In relation to defamation claims, under the Pre-Action Protocol for Media and Communications Claims that was brought into force in October 2019, parties are encouraged to exchange information at any early stage in proceedings to try and assist in resolving the issues without court intervention. The first stage in the process is for the claimant to issue a letter of claim (also known as a letter before action and previously known as a cease and desist). There is a one-year time limit for serving a letter of claim in defamation cases.
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The letter of claim is the first stage in the pre-action protocol. The purpose of the protocol is to assist the parties with a clear framework for claims that allows for an early and suitable resolution of the issues. Parties should ensure that they are following this process to demonstrate their willingness to resolve the issues without the need for court intervention. Parties that refuse to cooperate with this protocol risk being ordered by the court to pay extra costs for not attempting to resolve or reduce the issues without the need for litigation. The parties are expected to make sure that they are acting reasonably in relation to costs at all time to ensure they are kept proportionate to the seriousness and level of the complaint.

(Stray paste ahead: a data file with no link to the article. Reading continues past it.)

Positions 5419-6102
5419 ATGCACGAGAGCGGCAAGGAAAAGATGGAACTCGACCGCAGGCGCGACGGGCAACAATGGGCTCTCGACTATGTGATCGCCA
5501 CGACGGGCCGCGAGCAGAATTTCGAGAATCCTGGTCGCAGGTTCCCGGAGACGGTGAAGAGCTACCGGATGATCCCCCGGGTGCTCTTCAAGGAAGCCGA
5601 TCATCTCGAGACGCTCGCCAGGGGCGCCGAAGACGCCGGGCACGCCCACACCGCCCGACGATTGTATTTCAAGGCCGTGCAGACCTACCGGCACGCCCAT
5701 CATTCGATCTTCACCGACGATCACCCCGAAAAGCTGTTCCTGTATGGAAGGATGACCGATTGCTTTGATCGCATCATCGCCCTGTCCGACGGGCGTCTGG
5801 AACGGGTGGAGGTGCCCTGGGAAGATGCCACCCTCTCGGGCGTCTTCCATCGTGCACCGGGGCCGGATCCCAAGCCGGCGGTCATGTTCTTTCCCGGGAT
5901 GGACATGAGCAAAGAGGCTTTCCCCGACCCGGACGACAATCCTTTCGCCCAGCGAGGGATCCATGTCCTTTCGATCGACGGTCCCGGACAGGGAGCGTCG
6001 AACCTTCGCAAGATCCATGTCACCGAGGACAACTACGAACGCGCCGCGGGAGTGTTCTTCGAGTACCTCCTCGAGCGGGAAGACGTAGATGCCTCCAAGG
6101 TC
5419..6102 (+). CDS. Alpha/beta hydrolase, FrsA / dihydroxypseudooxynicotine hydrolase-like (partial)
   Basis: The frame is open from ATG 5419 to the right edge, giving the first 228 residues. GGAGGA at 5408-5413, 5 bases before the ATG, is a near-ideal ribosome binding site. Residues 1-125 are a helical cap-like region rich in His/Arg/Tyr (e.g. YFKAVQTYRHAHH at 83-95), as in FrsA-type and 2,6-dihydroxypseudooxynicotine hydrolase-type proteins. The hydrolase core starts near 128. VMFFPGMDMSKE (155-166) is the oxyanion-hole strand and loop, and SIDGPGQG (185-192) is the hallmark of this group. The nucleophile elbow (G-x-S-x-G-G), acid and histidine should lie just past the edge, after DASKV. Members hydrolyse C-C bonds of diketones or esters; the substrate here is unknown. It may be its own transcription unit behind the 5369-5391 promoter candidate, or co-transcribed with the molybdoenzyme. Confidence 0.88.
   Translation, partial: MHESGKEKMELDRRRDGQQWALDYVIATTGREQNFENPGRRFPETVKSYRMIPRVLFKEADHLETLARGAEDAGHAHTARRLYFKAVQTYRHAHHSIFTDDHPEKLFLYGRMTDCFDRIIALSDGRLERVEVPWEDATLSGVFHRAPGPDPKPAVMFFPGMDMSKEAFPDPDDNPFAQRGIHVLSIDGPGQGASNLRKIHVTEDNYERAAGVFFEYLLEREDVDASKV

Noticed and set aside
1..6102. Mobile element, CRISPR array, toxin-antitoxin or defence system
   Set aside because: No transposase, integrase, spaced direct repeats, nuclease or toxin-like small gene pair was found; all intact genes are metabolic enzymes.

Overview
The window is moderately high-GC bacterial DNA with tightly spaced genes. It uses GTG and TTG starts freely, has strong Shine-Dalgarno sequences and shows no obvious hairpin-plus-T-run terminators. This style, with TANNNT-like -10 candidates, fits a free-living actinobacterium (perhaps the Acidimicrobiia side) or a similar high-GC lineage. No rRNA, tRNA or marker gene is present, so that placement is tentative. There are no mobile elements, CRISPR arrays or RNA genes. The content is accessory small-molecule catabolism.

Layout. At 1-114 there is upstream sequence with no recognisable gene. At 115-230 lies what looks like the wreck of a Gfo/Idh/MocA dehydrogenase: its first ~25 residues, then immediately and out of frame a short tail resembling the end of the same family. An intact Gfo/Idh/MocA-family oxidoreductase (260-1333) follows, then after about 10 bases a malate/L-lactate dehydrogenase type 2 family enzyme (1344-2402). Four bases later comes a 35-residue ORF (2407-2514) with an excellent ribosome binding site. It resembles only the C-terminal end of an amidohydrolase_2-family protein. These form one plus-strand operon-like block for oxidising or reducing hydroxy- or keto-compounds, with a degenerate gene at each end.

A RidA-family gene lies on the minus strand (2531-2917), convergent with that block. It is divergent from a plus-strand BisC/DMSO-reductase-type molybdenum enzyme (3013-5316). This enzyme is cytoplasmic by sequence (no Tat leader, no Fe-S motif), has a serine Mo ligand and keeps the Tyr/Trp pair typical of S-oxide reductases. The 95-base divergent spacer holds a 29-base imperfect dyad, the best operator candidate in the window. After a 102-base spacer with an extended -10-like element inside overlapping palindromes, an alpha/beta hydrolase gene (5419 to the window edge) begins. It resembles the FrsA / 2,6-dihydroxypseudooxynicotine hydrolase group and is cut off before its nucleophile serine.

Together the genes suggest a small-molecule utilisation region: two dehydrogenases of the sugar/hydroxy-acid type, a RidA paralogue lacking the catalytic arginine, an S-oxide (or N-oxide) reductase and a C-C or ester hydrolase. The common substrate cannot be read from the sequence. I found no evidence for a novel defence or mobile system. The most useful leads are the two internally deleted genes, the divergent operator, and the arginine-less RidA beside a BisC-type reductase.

The claimant starts proceedings by issuing a letter of claim. This needs to include the following details:
The defendant needs to send a full response as soon as possible. If the defendant cannot do this within the timeframe set (usually 14 days) then they should state when they will respond.
The response needs to state:
There is an expectation that the parties will try to resolve their issues via negotiation or alternative dispute resolution methods. The courts should be viewed as a last resort.
If the claimant is successful with their claim, then there are various remedies including:
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